Transition States

I went to the theatre last night. At the Vineyard Playhouse, Dr. Yukevich did three short dramatic readings — one story by Joyce, one by Poe and one by his own self. This last was a Monty Pythony tale, and the good doctor, whose regular job is emergency room medicine, proved to be something of a John Cleese. The last time I had seen him it was 11:30 PM at Martha’s Vineyard Hospital and he was treating my younger daughter for what turned out to be whooping cough.

I’ve been to the playhouse several times over the last year or so (ever since I got ‘volunteered’ to be an usher). I never want to go but always end up enjoying it, and of course ushers get in for free.

Anyway it got me to thinking. About how a story on the printed page is and is not the same thing as the identical story when acted out by a man in a costume. The words are the same, but what was a story has now become a play. It’s the same thing but it isn’t. Similarly, consider in what ways sheet music is the same as the music performed. You see where this is going. . . unless one snaps out of it, one is going to spend the next N hours lost in idle ontological daydreaming.

I’ve been thinking about this general topic a lot lately, as I have decided to do some kind of adapted version of Cheap Complex Devices. I want to do an audiobook, with some human voices and some computer-generated voices– and also with sound effects — for example, buzzing bees. Some friends have volunteered to read parts of it, and I’ve been fooling around with some software to generate compute voices for other parts. This project, in theory, is not much more complicated than turning on a tape recorder. . .

I’m also trying to imagine what a movie — or flash movie, to be precise — of CCD would look like.

I have fantasies of a brilliant interactive movie/audiobook that draws hundreds of thousands of visitors to Wetmachine. Cheap Complex Devices: the Movie is actually more like a videogame, perhaps, than a movie. It’s visually weird and compelling; perhaps it has the feel of Linkletter/Dick’s A Scanner Darkly.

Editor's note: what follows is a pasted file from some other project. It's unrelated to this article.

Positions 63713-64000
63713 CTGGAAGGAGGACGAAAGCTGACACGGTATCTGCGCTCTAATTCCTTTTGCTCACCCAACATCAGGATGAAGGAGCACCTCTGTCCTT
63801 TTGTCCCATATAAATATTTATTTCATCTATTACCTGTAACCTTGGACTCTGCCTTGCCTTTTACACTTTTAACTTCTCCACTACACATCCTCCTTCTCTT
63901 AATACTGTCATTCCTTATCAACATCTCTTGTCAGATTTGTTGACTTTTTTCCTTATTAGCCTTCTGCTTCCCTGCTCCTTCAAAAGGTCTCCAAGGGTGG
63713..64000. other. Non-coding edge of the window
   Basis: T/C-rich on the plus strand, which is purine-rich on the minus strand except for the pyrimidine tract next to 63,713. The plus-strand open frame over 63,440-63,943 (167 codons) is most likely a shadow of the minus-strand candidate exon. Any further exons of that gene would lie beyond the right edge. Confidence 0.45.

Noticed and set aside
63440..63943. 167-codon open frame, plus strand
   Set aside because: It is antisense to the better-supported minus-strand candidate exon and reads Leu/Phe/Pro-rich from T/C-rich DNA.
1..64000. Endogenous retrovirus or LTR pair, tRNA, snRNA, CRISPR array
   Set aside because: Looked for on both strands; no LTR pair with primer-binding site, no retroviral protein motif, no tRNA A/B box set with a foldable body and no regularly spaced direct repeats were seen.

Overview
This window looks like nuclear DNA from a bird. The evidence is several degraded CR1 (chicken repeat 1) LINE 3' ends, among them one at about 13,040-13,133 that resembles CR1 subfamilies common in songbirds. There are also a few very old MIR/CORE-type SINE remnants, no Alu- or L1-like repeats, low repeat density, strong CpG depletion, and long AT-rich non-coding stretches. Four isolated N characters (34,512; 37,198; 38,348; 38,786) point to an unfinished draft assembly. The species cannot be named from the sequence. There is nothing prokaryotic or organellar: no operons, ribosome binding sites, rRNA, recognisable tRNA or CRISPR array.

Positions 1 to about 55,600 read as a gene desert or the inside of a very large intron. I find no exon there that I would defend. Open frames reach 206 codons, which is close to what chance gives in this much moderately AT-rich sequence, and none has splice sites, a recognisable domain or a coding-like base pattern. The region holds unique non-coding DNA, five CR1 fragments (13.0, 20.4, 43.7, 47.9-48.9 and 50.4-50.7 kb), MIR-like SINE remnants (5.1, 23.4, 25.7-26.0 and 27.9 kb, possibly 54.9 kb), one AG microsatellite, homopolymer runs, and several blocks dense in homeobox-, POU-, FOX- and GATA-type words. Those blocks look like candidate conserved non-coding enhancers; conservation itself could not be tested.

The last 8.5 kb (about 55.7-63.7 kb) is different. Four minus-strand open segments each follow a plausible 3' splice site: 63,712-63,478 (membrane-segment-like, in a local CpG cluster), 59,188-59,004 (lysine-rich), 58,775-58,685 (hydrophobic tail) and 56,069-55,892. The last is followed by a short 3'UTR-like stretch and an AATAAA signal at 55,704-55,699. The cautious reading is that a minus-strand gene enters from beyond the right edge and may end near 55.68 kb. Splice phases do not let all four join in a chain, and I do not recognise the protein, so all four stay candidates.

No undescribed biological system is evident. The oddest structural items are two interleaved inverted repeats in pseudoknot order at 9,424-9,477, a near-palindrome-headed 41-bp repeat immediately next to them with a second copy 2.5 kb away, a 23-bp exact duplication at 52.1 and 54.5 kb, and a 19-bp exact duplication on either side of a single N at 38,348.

Did anyone notice that my little side hobby project of turning my book into an audiobook just became a major Hollywood studio project?

One thing becomes another. What had been a bunch of out-takes from Acts of the Apostles and a bunch of memories of a week spend in Amsterdam for a SIGCHI meeting in 1993 and a bunch of dreams about the meaning of dreams, and the analogy of human dreaming to garbage-collecting compilers, and a fascination with Nabokov’s Pale Fire becomes Cheap Complex Devices, the book. Now the book becomes something else.

Well, the book probably is not going to become something else unless I get off my virtual ass and midwife this project. But in my ontological daydream it has already become something else. It has become such a compelling “something else”, in fact, that people come to this little site in their multitudes. They are intrigued, beguiled, astounded. They want to understand the germ of this new thing. Not content to merely read the (free) bits on the screen, they order copies of Cheap Complex Devices, the book. They like the idea of the Charinga– something they can hold in their hands. Truckloads and truckloads of books sell. Now it’s become a cultural phenomenon. Suddenly I’m the hip “it” author. Everybody wants to interview me! Terry Gross on NPR! (Which is odd, if you think about it, since the book is about, in its own postmoderny way how it has several distinct and mutually exclusive authors.)

James Joyce, by the way, was a seminal postmodernist, although the story performed by Dr Yukevich last night (The Boarding House) was pretty linear and conventional.

Hmmmmmmmm. Cheap Complex Devices, the play. . .

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